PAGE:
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CJIS Mandate Update: Law Enforcement Organizations Get More Time to Move to Advanced Authentication

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Law enforcement organizations looking for the best solution to move to advanced authentication and meet the CJIS mandate have received some good news: they now have until 2014.

CJIS is the U.S. Federal Bureau of Investigation’s Criminal Justice Information System (CJIS). It is the primary central repository for criminal justice information and the focal point for information exchange at all levels—federal, state, local and tribal.

The FBI is strengthening its security requirements by mandating a new level of ‘advanced authentication’ to access the information. Briefly stated, advanced authentication recommends as a best practice use of the personal security device, such as a token or a smart card-based credential, whenever accessing CJIS from outside a secure police facility, such as from a police cruiser, an investigation scene, a hotel room or from home. Replacing basic usernames and passwords with advanced authentication will greatly enhance the security of the nation’s sensitive information.

Law enforcement agencies have until September 30th 2014 – one year later than the original deadline – to implement advanced authentication and meet the mandate. The extension is a good thing because it gives organizations more time to pick the right solution to meet their security needs.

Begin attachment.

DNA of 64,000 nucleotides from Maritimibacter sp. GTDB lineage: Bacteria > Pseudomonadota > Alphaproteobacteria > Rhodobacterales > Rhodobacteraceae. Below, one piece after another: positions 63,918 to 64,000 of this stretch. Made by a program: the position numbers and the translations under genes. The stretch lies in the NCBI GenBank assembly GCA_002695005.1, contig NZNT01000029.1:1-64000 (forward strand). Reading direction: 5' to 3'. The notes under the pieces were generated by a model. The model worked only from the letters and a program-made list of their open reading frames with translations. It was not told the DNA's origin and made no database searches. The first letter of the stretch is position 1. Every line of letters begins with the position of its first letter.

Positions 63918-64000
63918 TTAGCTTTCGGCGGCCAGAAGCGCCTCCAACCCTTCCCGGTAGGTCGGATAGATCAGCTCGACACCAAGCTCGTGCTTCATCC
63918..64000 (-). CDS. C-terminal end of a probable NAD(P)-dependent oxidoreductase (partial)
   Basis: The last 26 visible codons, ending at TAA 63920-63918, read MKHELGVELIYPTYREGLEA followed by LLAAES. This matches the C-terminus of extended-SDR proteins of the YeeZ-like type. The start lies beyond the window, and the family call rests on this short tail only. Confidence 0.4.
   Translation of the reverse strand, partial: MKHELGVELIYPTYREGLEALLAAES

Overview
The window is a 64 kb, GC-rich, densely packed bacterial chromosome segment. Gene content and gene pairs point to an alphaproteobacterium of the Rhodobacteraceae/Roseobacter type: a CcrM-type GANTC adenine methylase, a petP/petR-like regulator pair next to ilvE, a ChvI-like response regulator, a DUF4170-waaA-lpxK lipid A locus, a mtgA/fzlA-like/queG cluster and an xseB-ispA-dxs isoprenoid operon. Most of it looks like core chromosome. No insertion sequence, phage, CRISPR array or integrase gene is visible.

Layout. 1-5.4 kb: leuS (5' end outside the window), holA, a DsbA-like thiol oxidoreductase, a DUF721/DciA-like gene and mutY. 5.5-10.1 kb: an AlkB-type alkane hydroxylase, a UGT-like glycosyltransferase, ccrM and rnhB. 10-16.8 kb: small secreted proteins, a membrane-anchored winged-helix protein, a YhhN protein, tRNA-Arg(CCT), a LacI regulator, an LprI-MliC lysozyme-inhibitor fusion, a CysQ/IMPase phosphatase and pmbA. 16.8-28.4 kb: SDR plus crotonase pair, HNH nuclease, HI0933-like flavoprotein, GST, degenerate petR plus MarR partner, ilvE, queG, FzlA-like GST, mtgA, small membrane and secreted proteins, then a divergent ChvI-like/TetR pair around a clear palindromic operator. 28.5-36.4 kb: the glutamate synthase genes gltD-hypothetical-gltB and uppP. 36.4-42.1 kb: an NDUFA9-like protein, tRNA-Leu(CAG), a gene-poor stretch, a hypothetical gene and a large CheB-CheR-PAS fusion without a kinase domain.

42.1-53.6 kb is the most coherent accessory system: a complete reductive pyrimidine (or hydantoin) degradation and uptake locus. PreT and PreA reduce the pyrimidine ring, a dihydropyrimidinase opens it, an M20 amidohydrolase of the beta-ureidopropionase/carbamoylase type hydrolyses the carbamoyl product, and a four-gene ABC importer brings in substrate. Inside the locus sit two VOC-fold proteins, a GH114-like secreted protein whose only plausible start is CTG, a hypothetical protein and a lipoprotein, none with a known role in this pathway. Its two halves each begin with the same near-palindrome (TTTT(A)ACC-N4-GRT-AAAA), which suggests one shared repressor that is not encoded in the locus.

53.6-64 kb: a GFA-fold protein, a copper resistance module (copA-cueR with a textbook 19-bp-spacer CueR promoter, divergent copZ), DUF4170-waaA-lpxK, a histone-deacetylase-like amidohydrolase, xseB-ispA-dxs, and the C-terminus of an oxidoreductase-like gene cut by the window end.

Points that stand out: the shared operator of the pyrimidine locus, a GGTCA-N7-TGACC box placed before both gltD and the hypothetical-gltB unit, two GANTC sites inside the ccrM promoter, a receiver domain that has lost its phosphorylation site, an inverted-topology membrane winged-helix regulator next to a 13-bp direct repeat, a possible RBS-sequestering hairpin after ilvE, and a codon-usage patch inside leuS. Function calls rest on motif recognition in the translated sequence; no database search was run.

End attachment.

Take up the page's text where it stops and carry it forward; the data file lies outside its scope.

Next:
What does implementing advanced authentication require? Law enforcement organizations will need to provide users with authenticators and upgrade the identity and access management infrastructure to work with them.

The first step is to choose an authenticator technology, or a combination of them. One good alternative is a hardware-based one-time-password (OTP) token. These small devices display a numeric password that changes with every login. When logging in, the user presses a button on the device to get the unique code, and then types it into the keyboard.

The big advantages of OTP are that it can be implemented quickly because it does not require changes at the user device level and it is simple to administer.

Another good choice is to use smart card identity credentials with digital certificates. With proper security and certificate provisioning, only the legitimate user is able to access the network and sensitive data. This allows for additional security features such as digital signature and email encryption and enables officers to officially sign and file reports from the field.  Smart cards are a well-established digital security technology that today protects more than two billion mobile phones and 600 million smart credit cards worldwide from fraud.

By putting a digital ID certificate on a smart card, you not only create a very powerful advanced authenticator, you also get a highly secure ID credential for secure visual identity verification and physical access control.

In a time of criminal hackers, hackitivists and potentially cyber warfare, advanced authentication is now an essential tool for law enforcement information security at every level of government.

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  1. Comments

  2. Jeff Allen said:

    I agree with digital ID certification. As a police officer and criminal investigator I wish I had that problem. I can’t get authorization for direct access to CJIS so who knows what I miss in the field……? Stay safe.

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